“America must restore its Middle East credibility”
“America must restore its Middle East credibility”
April 15, 2003
by Dr. Ziad J. Asali
As tension mounts in the Arab world over the Iraq war, it is imperative to act quickly to repair the political and diplomatic damage to US-Arab relations and our reputation in the Middle East.
As it stands, American foreign policy seems to many Arabs to be little more than a laundry list of states, organizations and ideas we don’t like. Yet the most crucial aspects of our foreign policy, above all the “war on terror,” require the cooperation of Arab and Muslim governments and societies. We must demonstrate, and soon, that the American agenda has something positive to offer the people of the Middle East.
Traditionally, the United States has been admired, for its liberties and democratic values, by a solid majority in the Arab world. Over the years, this has been worn down by support for despotic regimes and opposition to democratic reforms.
But the principal cause of mistrust of the United States in the Arab world is the plight of the Palestinian people. For decades, Arabs have watched American support for Israel steadily increase, as the condition of the Palestinians became increasingly dire.
Numerous false starts toward peace and an end to the occupation have only increased cynicism about American intentions to the Palestinians in particular and the Arabs in general.
This effect has become particularly pronounced over the past two other half years, during the latest Palestinian uprising against Israeli rule in the Occupied Territories. The development of pan-Arab satellite news stations, particularly Al-Jazeera, has proven decisive.
Millions across the region have been subjected to daily images of unarmed Palestinians being killed by Israeli occupation forces, homes being demolished, land expropriated, civilian areas bombed, and a slow but inexorable process of grinding impoverishment of an entire people.
The United States is perceived as Israel’s unconditional supporter, as the patron who supplies money and weapons and the protector who defends against international criticism and intervention.
In recent years, Arabs have witnessed an Israeli policy of national humiliation directly against the Palestinian people, and they have taken it personally. This is why anger has boiled over even in states like Kuwait, where United States was wildly popular a few years ago.
Palestine has become, for better or worse, a synecdoche for the entire Arab experience. Every aspect of international relations is viewed through this lens, including our war in Iraq. An American occupation of Iraq, however benign it may be, will be seen by many as an extension of Israel’s occupation of Palestinian lands. This is a catastrophe for our foreign policy and our relations with hundreds of millions of Arabs, and countless more Muslims besides, that our country simply cannot afford.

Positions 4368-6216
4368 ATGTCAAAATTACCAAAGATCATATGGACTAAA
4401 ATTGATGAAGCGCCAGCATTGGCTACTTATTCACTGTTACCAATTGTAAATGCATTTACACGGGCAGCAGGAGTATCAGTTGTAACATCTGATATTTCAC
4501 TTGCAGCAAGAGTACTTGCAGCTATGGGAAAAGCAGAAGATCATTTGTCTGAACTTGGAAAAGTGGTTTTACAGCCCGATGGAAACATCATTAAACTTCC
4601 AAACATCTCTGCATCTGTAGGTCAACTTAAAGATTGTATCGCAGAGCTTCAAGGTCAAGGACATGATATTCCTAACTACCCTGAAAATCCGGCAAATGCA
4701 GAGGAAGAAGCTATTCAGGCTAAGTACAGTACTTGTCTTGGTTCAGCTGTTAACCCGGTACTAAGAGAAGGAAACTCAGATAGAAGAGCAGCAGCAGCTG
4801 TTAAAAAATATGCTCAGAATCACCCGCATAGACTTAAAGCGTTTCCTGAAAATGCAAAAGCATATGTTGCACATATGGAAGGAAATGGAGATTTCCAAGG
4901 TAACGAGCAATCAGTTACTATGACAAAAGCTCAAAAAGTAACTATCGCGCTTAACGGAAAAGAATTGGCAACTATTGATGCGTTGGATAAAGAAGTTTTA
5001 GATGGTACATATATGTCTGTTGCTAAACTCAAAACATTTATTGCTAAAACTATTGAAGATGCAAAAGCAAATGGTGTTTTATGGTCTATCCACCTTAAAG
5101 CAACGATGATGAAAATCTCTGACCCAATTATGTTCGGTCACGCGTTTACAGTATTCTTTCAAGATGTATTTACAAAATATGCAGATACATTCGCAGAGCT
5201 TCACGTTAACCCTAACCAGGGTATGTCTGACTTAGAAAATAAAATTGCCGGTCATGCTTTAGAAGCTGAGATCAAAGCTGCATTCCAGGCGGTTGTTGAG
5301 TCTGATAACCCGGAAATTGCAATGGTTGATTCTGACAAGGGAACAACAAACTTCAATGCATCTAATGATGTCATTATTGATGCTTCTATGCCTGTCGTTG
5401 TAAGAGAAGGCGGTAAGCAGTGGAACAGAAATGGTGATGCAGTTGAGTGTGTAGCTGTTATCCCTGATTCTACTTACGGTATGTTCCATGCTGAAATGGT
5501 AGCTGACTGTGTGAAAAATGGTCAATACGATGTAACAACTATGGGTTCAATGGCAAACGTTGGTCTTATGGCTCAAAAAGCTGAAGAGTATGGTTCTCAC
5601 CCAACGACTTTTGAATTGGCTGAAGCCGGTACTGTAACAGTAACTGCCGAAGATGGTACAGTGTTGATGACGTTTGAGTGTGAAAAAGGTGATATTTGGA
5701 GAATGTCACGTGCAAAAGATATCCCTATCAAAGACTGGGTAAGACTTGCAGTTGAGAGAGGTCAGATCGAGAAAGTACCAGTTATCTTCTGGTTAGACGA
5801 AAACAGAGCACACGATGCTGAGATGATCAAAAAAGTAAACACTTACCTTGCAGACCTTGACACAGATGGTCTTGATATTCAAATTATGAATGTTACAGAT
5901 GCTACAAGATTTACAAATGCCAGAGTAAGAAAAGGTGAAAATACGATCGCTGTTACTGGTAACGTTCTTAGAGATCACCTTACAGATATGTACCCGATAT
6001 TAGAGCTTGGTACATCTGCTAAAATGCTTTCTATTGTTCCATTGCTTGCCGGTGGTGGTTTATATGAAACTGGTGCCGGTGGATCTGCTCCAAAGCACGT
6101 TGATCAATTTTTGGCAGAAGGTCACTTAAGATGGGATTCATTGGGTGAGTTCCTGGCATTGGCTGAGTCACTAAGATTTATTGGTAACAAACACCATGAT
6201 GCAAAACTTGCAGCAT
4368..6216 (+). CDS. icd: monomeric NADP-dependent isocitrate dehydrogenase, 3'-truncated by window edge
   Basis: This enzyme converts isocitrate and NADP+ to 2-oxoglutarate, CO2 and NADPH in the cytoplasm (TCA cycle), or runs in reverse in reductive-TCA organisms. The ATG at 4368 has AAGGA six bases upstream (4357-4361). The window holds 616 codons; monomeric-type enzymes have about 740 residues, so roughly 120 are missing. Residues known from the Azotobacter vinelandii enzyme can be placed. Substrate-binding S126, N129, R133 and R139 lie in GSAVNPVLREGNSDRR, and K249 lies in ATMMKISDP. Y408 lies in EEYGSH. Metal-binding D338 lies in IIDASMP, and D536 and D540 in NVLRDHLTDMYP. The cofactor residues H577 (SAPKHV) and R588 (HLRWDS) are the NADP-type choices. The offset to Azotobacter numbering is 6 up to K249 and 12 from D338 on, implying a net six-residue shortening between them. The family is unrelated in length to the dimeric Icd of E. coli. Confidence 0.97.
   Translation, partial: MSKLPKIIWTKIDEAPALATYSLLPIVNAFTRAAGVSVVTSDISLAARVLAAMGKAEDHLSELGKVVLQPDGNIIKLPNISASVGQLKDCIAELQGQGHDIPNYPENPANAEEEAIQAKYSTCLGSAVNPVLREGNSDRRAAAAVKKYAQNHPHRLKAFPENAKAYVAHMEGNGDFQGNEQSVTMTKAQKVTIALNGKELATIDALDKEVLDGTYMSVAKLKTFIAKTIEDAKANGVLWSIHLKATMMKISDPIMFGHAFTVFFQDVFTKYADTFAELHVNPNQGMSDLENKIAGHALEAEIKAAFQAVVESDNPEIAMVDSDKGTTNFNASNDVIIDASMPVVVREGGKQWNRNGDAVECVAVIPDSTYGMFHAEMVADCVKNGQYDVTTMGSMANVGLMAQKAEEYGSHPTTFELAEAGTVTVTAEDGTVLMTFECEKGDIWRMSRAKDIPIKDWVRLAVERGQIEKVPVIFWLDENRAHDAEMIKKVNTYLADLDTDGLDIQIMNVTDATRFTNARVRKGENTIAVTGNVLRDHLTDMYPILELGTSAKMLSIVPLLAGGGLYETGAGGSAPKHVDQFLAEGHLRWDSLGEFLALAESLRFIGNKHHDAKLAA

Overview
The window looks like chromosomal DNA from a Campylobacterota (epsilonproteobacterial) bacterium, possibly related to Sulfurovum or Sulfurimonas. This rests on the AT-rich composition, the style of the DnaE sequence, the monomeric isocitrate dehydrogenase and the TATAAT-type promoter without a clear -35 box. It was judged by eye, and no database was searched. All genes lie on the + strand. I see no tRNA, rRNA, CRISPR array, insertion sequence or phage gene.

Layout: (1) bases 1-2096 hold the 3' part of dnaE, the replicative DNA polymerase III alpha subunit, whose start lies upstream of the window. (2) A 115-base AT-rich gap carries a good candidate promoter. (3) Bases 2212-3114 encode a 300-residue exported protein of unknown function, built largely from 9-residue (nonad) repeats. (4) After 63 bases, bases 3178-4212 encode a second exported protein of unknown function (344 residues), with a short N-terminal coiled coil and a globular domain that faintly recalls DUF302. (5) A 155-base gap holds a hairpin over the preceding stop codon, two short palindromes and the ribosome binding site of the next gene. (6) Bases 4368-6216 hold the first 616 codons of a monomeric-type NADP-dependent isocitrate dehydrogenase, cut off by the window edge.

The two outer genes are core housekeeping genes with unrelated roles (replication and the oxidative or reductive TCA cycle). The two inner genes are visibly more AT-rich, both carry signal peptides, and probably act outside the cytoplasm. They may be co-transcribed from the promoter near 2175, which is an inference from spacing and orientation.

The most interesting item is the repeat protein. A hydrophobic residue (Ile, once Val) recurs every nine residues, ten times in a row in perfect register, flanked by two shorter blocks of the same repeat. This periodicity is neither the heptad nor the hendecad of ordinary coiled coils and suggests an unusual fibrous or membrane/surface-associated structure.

At the same time, the Israeli public has been faced with suicide bombings and other atrocities by Palestinian extremist groups, which have played on its deepest existential fears. These tactics swept Israel’s right-wing extremists to power, and united the country behind the illusion of an imminent military victory over the Palestinian rebellion.
Both Palestinians and Israelis have turned away from the peace process. For Palestinians, the Oslo process years were set of empty promises dragging on while they watched their country being sliced away like a salami for more and more settlements. For Israelis, the peace process is now seen as a prelude to uncontrolled violence.
The Palestinians see their violent resistance as necessitated by Israel’s violent occupation. Israel sees its violent occupation as necessitated by the Palestinians’ violent resistance.
External intervention is absolutely required to break this Gordian knot. Only the United States has the influence with both parties to make that break.
The contours of a lasting settlement are: 1. Palestine alongside Israel, with borders defined by UN Resolutions 242 and 338; 2. A shared Jerusalem that fulfills the political aspirations of two peoples and the three monotheistic religions; 3. A fair and lasting solution of the refugee problem that is in accordance with international legality; 4. An end to occupation and settlements; 5. Peace with the Arab world based on exchange of land for peace and open borders for all; 6. A Marshal Plan to rebuild Palestine and peace.
This vision of a lasting peace has received public support in one form or another from the United States, the United Nations, the Arab League, and the majority of the Palestinian and Israeli peoples.
It is the key to peace and stability in the Middle East, and for demonstrating to the Arab and Muslim worlds that American foreign policy has something truly positive to offer.
We have a vital, one should probably say overwhelming, national interest in insisting on the realization of the only viable option for peace in the Middle East.